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 Horace Smith-Dorrien

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Frank Allewell

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PostSubject: Horace Smith-Dorrien   Tue Mar 01, 2011 8:18 am

Smith Dorriens life history really puts a few issues of iSandlwana into perspective. He was a brave man, he didnt run away from a fight. And yet he left iSandlwana? Loocking at the time frame he wasnt the last to leave the battle and yet he felt that he could do no more. Modern historians debunk the old theories that the fighting was over very quickly, the various stands tend to prove their point. So from his position, at the wagon park, its elevated so he would have had a good view over all of the battlefield, he comments on the companies retreating as far as the neck and forming a line with fixed bayonets. He also mentions most of the wagons being driven away from the waggon park?
He says he fled when the companies were over run with the backs to the rocks. Some thing strange with his recolections of events, We know that Ansteys fighting retreat was effectivly the last resistance, the sequence of events would then put SD either leaving while Anstey was retreating over the neck or before, in which case the fighting was at its height?
When he did eventually get onto the trail he was passed by both Coghill and Mellvil, Coghill first then Mellvill later. As Coghill was the first to report that Pullein was dead, would that mean that SD left while he was still alive?
Hardly likely given the mans character.

How much therefore are the memories tainted by conversations with other suvivors, either on the trail, Helpmekaar, or later in the war.

A further conundrum to ponder.

Regards
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1879graves

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PostSubject: Re: Horace Smith-Dorrien   Sun Apr 03, 2011 3:22 pm

Hi All

How true this is, I have no idea scratch

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ciroferrara

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PostSubject: Re: Horace Smith-Dorrien   Sun Apr 03, 2011 8:04 pm

the man who rode away with smith-dorriens horse i beleive was lieutenant Hamer
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1879graves

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PostSubject: Re: Horace Smith-Dorrien   Sun Apr 03, 2011 8:18 pm

Hi ciroferrara

Now that is very interesting because I am unable to find a Lieutenant Hamer listed scratch

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90th

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PostSubject: Horace Smith - Dorrien   Sun Apr 03, 2011 9:06 pm

Hi All.
There was a Jas , Nathaniel Hamer an acting control officer attached to the Army Commissariat and Transport Department .
I think This will be the '' Hamer '' Ciroferrara is referring to .
cheers 90th. Idea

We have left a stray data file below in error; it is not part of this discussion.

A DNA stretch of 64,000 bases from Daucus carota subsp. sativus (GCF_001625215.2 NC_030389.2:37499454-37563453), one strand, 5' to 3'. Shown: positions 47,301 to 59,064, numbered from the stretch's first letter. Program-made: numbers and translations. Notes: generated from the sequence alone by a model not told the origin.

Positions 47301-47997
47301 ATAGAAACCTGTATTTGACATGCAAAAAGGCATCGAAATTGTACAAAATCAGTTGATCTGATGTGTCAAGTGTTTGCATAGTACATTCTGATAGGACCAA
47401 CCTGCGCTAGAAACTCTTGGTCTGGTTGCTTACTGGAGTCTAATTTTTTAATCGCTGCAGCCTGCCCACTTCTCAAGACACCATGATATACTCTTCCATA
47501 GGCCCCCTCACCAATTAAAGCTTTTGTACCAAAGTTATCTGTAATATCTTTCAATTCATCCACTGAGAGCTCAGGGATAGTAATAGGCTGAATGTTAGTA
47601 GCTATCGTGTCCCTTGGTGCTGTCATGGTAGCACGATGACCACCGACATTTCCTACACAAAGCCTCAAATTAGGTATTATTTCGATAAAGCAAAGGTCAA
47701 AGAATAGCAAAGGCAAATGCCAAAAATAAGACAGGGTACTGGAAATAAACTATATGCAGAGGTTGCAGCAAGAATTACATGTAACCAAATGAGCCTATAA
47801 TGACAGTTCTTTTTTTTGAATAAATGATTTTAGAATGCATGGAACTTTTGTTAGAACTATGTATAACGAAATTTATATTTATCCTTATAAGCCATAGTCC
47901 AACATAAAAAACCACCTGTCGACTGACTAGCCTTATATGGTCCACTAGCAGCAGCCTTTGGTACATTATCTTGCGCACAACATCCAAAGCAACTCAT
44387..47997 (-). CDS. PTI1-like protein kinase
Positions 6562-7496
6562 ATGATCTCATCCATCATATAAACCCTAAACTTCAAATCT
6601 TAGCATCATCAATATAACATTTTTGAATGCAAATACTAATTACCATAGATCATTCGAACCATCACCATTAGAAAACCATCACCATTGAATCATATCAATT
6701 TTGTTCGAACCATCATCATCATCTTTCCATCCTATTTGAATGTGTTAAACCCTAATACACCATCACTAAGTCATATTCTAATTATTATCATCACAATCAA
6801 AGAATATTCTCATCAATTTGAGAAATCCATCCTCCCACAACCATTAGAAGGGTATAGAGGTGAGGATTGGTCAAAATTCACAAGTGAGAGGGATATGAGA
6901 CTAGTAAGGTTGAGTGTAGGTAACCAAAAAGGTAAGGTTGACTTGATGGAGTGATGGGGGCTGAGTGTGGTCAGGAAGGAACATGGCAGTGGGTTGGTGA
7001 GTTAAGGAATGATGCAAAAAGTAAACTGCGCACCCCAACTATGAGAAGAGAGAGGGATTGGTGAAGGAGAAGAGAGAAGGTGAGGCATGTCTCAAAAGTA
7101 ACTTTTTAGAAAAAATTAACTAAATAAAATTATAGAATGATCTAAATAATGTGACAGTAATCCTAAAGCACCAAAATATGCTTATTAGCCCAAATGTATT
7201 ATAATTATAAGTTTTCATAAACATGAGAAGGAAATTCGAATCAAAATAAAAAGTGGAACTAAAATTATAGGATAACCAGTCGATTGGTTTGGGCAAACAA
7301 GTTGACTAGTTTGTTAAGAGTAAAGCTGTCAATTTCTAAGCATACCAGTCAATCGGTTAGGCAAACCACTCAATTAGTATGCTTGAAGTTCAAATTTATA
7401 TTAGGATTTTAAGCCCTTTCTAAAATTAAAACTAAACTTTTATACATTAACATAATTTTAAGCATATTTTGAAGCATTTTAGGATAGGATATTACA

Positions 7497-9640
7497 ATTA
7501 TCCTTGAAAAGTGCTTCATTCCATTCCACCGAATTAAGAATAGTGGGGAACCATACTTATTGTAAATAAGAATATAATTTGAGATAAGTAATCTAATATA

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1879graves

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PostSubject: Re: Horace Smith-Dorrien   Sun Apr 03, 2011 9:10 pm

Hi 90th

I have the following listed:

Acting Commissary Officer J.H. Hamer, Commissariat and Transport Department

and

Conductor James Nathaniel Hamer, Locally Recruited Transport Department

No Lieutenant scratch
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ciroferrara

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PostSubject: Re: Horace Smith-Dorrien   Sun Apr 03, 2011 10:58 pm

sorry my mistake it was in fact James Hamer a who was attached to durnfords command (not a lieutenant)
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littlehand

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PostSubject: Re: Horace Smith-Dorrien   Mon Apr 04, 2011 3:59 pm

Quote:
SD's own account, written shortly after the battle, doesn't mention Hamer by name.



Extract from "Memories of Forty-Eight Years Service"

"With help of my revolver and a wild jump down the rocks I found myself in the Buffalo River, which was in flood and eighty yards broad. I was carried away, but luckily got hold of the tail of a loose horse, which towed me across to the other bank, but I was too exhausted to stick to him. Up this bank were swarming friendly natives, but I only saw one European, a Colonial and Acting Commissariat Officer named Hamer, lying there unable to move. I managed to catch a loose horse, and put him on it, and he escaped. The Zulus were pouring in a very heavy fire from the opposite bank and dropped several friendly natives as we climbed to the top. No sooner had I achieved this than I saw that a lot of Zulus had crossed higher up and were running to cut me off. This drove me off to my left, but twenty of them still pursued for about three miles, and I managed to keep them off with my revolver."


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ciroferrara

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PostSubject: Re: Horace Smith-Dorrien   Mon Apr 04, 2011 5:23 pm

my extract is according to Ian Knights Zulu Rising
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PostSubject: Re: Horace Smith-Dorrien   Mon Apr 04, 2011 5:49 pm

Hamer doesn't mention SD in his own account of the battle, though according to SD's biographer, he was active in trying to get SD's bravery acknowledged

For two separate acts on the 22nd January he was recommended for the Victoria Cross but he did not receive it as the proper channels of communication were not employed. Mr Hamer, the civilian commissary whose life he had saved, wrote copious letters to the Horse Guards and to Horace’s family but to no avail. When this became apparent Hamer did his best to obtain for him the Royal Humane Society’s medal but was told that it was too late. Many years later Horace wrote that he thought the decision was the right one.The Man who Disobeyed: Sir Horace-Smith Dorrien and his enemies. (p17)